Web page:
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Blood in the Subarachnoid Space

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Blood is a potent irritant to nervous tissue and alone can cause arachnoiditis. In combination with chemical substances, the risk is magnified.

This was first noted in relation to oil-based myelographic dyes by Howland and Curry ([1]) who found that in dogs, blood and dye together caused severe adverse effects.

Hence dural puncture during epidural administration of drugs should be treated seriously.

Common practice currently involves administration of an epidural blood patch (EBP) which aims to seal the spinal fluid leak to reduce the impact of the post-dural puncture headache (PDPH).

However this practice introduces the highly irritant blood into the delicate area of the subarachnoid space. (See above).

Arachnoiditis as a complication of subarachnoid haemorrhage:

This has been reported by various authors. Blood in the subarachnoid space is highly irritant.

Aldrete has described the acute meningeal reaction followed by a chronic reactive process involving fibrosis and adhesions.

Tjandra et al. ([2]) gave a detailed report of two cases in which subarachnoid haemorrhage was later associated with chronic arachnoiditis, with progression to loss of spinal cord function and in one case, spinal cord cavitation causing paraplegia.

Shaw et al. ([3]) noted that these complications seem to occur more frequently in the thoracic spine.

Jourdan et al. described a case of spinal arachnoiditis with paraplegia after subarachnoid haemorrhage due to a ruptured intracranial aneurysm. ([4])

Taguchi et al. ([5]) reported a case of spinal arachnoiditis and a spinal arachnoid cyst in a patient who sustained a ruptured vertebral artery aneurysm.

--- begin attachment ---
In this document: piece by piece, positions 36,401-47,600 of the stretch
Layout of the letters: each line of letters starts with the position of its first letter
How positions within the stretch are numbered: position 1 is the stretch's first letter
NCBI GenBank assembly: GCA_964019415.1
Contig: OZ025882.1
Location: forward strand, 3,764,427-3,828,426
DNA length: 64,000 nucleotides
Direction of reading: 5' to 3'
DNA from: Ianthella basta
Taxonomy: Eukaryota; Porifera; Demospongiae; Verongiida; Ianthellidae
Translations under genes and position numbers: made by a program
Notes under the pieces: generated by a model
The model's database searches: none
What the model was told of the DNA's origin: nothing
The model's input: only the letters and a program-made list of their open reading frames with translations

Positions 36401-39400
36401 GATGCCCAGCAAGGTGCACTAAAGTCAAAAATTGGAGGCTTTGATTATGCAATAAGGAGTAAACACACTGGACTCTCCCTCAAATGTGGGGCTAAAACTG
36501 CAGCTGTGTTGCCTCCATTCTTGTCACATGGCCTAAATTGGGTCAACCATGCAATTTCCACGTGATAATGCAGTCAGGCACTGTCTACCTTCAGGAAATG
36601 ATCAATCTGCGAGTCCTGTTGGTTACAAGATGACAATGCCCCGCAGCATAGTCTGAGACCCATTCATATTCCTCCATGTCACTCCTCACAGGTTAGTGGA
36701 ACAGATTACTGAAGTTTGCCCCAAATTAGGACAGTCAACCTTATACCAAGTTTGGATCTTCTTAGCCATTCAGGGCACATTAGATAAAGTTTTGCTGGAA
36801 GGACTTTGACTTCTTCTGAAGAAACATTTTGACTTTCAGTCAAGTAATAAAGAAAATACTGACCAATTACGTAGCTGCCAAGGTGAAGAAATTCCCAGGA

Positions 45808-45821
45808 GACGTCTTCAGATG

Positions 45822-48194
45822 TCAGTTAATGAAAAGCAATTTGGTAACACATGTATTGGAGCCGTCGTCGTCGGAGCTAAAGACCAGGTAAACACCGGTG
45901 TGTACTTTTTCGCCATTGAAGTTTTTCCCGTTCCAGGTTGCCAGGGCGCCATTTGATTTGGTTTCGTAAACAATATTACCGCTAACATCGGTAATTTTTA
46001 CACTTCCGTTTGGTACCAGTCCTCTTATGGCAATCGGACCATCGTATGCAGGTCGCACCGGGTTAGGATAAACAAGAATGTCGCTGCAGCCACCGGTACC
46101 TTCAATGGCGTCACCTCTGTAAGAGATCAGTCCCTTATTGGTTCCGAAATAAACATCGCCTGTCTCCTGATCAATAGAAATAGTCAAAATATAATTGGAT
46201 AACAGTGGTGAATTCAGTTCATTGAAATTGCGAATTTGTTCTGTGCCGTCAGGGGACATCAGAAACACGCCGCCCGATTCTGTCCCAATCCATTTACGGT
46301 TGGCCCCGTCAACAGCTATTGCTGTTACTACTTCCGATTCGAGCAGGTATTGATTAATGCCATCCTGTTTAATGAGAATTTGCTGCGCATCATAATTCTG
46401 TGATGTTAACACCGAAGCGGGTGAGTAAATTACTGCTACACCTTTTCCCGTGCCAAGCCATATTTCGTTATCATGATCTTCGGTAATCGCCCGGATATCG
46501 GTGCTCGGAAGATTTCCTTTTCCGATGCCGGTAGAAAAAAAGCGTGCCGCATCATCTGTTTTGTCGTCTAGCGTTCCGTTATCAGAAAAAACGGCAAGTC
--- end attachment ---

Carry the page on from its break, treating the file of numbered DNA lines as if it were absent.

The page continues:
The authors speculated that the use of fibrin glue during the reparative surgery may have been a causative factor in the formation of the arachnoid cyst.

In 2000, Kok et al ([6]) reported on two cases of spinal arachnoiditis after subarachnoid haemorrhage, in which there was complete spinal block at thoracic level.

They noted that gradual improvement in symptoms occurred over a period of time.

Arachnoiditis following trauma or multiple lumbar punctures may also arise due to the presence of blood within the subarachnoid space.

[1] Howland and Curry Radiology 1966 Experimental Studies of Pantopaque arachnoiditis. 1. Animal Studies.

[2] Tjandra JJ, Varma TR, Week RD Aust NZ J Surg 1989; 59: 84-87 Spinal arachnoiditis following subarachnoid haemorrhage

[3] Shaw MDM, Russell JA, Grossart KW, J Neurol Neurosurg Psychiatry 1978; 41: 97-107 The changing pattern of spinal arachnoiditis.

[4] Jourdan C, Artru F, Convert J, Ottolese C, Chiara Y, Naous H, Tixier S, Terrier A. Agressologie 1990 Jun;31(6):413-4[A rare and severe complication of meningeal hemorrhage: spinal arachnoiditis with paraplegia]

[5] Taguchi Y, Suzuki R, Okada M, Sekino H.J Neurosurg 1996 Mar; 84(3):526-9 Spinal arachnoid cyst developing after surgical treatment of a ruptured vertebral artery aneurysm: a possible complication of topical use of fibrin glue. Case report.

[6] Kok AJ, Verhagen WI, Bartels RH, van Dijk R, Prick MJ.Acta Neurochir (Wien) 2000;142(7):795-8; discussion 798-9 Spinal arachnoiditis following subarachnoid haemorrhage: report of two cases and review of the literature.